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Five officers killed in downtown Dallas ambush

DALLAS -- The sniper who police say targeted officers during a peaceful justice rally Thursday in downtown Dallas has been identified. 

DALLAS -- The sniper who police say targeted officers during a peaceful justice rally Thursday in downtown Dallas has been identified.

Police say 25-year-old Micah Johnson, of Mesquite, fired shots that killed five officers and injured seven others. Two civilians were also injured in the shooting.

At one point a reservist at the Seagoville Reserve Base, Johnson was described by many as a "loner," police reported in a statement.

"We've got a criminal investigation going on and our number one job is to make sure the citizens of Dallas are safe," said Mayor Rawlings the day after the shooting.

Micah Xavier Johnson (Facebook)

The Thursday rally was organized after two deadly officer-involved shootings. The first involved Alton Sterling, a 37-year-old black male who was shot several times at close range on July 5 in Baton Rouge, La. The second shooting took place the next day in St. Anthony, Minn. On that day, Philando Castile was fatally wounded during a traffic stop and the aftermath was posted live on Facebook by his girlfriend, who was behind the wheel of the car.

The night after the Castile shooting, protesters gathered at a park in downtown Dallas. Officers attended the event, where they posted video of demonstrators chanting "enough is enough." Another image posted to their Twitter feed showed an officer holding the hand of Sen. Royce West.

The protest then went mobile. It was just before 9 p.m. when shots were first fired from above on Lamar Street near Griffin. In the end, five officers were fatally wounded. Johnson was later killed during a standoff after police were able to track him down inside a parking garage.

Dominique Alexander, with Next Generation Action Network, helped organize the rally. He said the group was devastated and that the event was meant to be peaceful.

Prior to his death, Johnson told police he was mad at white people after the officer-involved shootings, said Chief David Brown. He wanted to kill white people, especially white officers, Brown said.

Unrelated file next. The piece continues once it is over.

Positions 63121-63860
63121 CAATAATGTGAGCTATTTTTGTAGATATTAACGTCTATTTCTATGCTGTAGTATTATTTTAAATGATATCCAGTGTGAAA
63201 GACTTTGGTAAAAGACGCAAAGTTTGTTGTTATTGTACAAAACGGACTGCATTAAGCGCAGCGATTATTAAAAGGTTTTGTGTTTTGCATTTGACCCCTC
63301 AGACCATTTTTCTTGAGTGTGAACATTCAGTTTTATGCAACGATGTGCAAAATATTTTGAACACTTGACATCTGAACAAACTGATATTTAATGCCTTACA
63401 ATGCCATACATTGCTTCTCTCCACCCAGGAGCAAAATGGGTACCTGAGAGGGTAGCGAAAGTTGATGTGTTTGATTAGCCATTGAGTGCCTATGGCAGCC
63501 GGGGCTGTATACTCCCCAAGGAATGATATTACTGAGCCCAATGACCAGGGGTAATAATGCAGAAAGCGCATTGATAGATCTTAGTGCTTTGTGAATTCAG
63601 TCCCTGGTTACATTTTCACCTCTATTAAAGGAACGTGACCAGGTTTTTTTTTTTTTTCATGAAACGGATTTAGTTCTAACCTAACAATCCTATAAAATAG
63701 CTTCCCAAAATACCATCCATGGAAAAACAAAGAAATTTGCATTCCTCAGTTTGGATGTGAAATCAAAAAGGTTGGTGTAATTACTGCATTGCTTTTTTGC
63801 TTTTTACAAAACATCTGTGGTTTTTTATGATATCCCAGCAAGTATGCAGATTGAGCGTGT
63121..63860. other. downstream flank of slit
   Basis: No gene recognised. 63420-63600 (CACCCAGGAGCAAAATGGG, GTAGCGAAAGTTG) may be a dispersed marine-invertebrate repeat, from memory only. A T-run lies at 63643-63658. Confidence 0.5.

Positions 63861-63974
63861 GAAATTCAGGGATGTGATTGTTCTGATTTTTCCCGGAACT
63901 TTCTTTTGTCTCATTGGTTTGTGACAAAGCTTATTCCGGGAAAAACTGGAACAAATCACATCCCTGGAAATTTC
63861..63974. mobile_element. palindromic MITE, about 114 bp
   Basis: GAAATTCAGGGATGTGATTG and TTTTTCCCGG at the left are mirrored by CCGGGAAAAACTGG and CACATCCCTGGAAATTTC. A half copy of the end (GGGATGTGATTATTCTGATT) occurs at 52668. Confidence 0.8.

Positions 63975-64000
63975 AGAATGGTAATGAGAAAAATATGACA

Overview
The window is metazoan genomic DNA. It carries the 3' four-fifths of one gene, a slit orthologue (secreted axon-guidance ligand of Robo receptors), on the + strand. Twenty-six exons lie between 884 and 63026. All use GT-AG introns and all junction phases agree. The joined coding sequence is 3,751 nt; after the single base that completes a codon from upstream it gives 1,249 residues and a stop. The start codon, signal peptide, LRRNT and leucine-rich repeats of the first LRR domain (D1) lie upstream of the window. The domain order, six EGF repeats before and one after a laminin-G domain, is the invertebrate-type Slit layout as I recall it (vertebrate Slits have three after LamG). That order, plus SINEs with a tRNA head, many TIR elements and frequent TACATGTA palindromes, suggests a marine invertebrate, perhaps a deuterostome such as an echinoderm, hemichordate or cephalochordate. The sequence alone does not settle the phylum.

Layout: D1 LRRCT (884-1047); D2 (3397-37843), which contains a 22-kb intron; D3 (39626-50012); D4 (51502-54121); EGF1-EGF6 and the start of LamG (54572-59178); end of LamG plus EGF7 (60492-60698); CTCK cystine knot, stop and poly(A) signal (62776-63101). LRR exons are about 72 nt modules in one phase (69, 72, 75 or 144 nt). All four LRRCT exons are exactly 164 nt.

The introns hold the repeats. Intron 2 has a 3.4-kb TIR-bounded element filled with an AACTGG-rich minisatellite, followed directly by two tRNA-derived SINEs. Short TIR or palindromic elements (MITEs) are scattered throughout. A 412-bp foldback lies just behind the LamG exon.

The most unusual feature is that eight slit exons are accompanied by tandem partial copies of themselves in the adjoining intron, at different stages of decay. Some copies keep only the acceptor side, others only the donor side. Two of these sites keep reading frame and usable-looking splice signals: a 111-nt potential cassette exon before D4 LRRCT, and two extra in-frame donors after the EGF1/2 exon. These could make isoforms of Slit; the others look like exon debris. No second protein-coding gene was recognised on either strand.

He also mentioned "the end was coming" and that he was "going to hurt and kill more" officers. He said bombs were planted all over the garage and downtown.

After negotiations went sour and gunfire was exchanged, officers used a robot to detonate a bomb that killed the suspect, Brown said.

Police believe Johnson acted alone.

Authorities said they determined through interviews with about 200 officers that at least 12 discharged their weapons during the attack.


The Dallas Police Association announced the fifth officer had died at about 1:45 a.m. Friday. One DART officer and four Dallas police officers were killed.

The ambush was one of the deadliest events for police officers in the United States since Sept. 11, 2001.

The first DPD officer to be identified was Patrick Zamarripa, of Fort Worth. He was a young father and war veteran.

Patrick Zamarripa. Courtesy via Star-Telegram

WFAA sister station WXYZ in Detroit confirmed the identity of another fatally wounded DPD officer, 40-year-old Michael Krol, who had worked for DPD for nine years after moving to Texas from Michigan.

Credit: WFAA
Dallas Police Officer Michael Kroll

Our sister station KBMT in Beaumont says a family member identified the second DPD officer as Michael Smith, 55.

Credit: Family photo
Dallas Police Officer Michael Smith (Family photo)

Sources confirmed later Friday that the fourth DPD officer killed has been identified as Senior Corporal Lorne Ahrens.

Credit: WFAA
Dallas Police Officer Lorne Ahrens

"Our profession is hurting. Dallas officers are hurting. We are heartbroken," Chief Brown said in a Friday morning press conference.